Women's Health Watch

Pharmacy Times
Volume 0

Healthy Living Prolongs Life

Harvard University researchers foundthat women with a healthy lifestyle greatlyreduce their risk of dying from anycause, particularly from heart diseaseand cancer.

For the study, the researchers lookedat data on 77,782 women who participatedin the Brigham and Women's HospitalbasedNurses Health Study. Beginning in1980, the participants responded to yearlyquestions about lifestyle and health.The researchers estimated that the overallrisk of death was reduced by 55% forwomen who never smoked, ate a healthydiet, maintained a healthy weight, andremained physically active. Furthermore,these women had a 44% lower risk ofdying from cancer and a 72% lower riskof dying from heart disease.

The researchers also calculated individualrisk factors. They found that28% of the deaths were attributed tosmoking, 14% from being overweight,17% due to the lack of physical activity,and 13% to not eating healthy. Of thenonsmokers, 22% of deaths were dueto being overweight. The findings werepublished in the September 17, 2008,online edition of the British MedicalJournal.

Female Incontinence Is Common

Pelvic floor disorders, such as urinary incontinence, fecalincontinence, or pelvic organ prolapse, are especially commonin women in the United States. The findings are basedon a review of data from nearly 2000 women over the age of20 who had participated in the 2005-2006 National Health andNutrition Examination Survey.

The participants were interviewed at home and were givena physical in a mobile examination center. The researchersfound that 23.7% of women experienced at least one pelvicfloor disorder. Nearly 16% of women reported urinary incontinence,9% experienced fecal incontinence, and 2.9% reportedpelvic organ prolapse. The findings were recently published inthe Journal of the American Medical Association.

Artery Disease,Secondhand SmokeLinked, Study Says

A study of Chinese women found that secondhand smokeexposure is a key risk factor for peripheral arterial disease.The study included 1209 women age 60 and older who neversmoked. Reporting in the September 22, 2008, online issue ofCirculation, the researchers learned that 477 patients wereexposed to secondhand smoke at home or in the workplacefor at least 2 years during the previous decade. The findingsindicated that secondhand smoking raised the risk of peripheralarterial disease by 67% and the odds of heart disease andstroke by 69% and 56%, respectively. The risk of these problemsalso increased as the amount and duration of secondhandsmoke rose.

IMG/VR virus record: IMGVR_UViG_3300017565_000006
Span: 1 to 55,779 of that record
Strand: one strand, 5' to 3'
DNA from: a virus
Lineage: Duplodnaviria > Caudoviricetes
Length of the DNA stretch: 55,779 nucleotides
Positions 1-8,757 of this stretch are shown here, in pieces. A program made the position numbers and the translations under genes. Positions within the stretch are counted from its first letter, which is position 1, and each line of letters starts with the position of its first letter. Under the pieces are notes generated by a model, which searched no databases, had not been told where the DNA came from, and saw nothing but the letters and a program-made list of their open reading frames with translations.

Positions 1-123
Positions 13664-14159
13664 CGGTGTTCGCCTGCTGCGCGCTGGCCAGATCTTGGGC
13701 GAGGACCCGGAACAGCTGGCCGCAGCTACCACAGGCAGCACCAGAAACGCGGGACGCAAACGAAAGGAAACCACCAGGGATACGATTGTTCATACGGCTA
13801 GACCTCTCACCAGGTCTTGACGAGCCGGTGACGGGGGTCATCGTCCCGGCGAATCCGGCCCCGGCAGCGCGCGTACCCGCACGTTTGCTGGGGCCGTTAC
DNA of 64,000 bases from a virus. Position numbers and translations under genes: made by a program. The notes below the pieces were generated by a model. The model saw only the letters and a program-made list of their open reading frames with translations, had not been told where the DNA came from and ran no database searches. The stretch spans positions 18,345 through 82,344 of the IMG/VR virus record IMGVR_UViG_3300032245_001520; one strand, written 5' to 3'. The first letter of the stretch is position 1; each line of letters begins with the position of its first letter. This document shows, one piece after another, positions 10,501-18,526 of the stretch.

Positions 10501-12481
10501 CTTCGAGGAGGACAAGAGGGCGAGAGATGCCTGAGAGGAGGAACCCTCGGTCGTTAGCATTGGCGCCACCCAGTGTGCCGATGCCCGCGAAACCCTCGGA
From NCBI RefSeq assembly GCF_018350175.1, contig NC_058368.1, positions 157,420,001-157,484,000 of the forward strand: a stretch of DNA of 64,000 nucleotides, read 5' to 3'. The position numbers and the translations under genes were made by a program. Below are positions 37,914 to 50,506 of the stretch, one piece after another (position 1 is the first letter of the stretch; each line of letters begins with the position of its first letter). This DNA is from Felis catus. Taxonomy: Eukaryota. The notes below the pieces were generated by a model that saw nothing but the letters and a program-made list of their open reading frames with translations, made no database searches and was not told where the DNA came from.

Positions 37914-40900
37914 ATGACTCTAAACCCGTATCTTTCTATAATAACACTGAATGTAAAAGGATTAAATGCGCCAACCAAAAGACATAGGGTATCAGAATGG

Education Needed onOsteoporosis-Fracture Risk

A large, global survey showed that more than half of womenwith osteoporosis do not believe they are at a higher risk forexperiencing a fracture, an issue of concern and frustration forthe international research team.

"Despite the fact that awareness of osteoporosis itself hasincreased lately, many of these women just don't get it. Not justin the United States, but all over the world," said study coauthorEthel S. Siris, MD.

The study involved >60,000 noninstutionalized women overthe age of 55 who had visited their primary health care physicianin the 2 years leading up to the study at 1 of 17 health care facilitiesin 10 countries. At the time of the study, a little more than11,000 women had osteoporosis. The study results showed that55% of women diagnosed with the bone-weakening disease didnot believe they ran a higher risk of fractures, compared withwomen without the disease.

Weight Does Not ImpedeSexual Activity

A high body mass index (BMI), indicating that a woman is overweightor obese, may not play a major role in her sexual activity,according to a study reported in Obstetrics and Gynecology(September 2008). The findings are based on surveys from6690 women, 15 to 44 years old, who participated in the 2002National Survey of Family Growth.

Overall, 54% of the women were of normal body weight (BMI<25). Of the remaining participants, 25% were overweight (BMIbetween 25 and 30) and 21% were considered obese (BMI >30).The researchers found no considerable differences among theweight groups in sexual orientation, sexual intercourse frequency,age at first intercourse, the number or lifetime male partners,or the number of male partners in the previous year. Theinvestigators recommend further research into the link betweenBMI and women's sexual behavior because it can affect the riskof unintended pregnancy and sexually transmitted diseases.

F A S T F A C T: At least 1 in 4 US women experiences a pelvic floor disorder.

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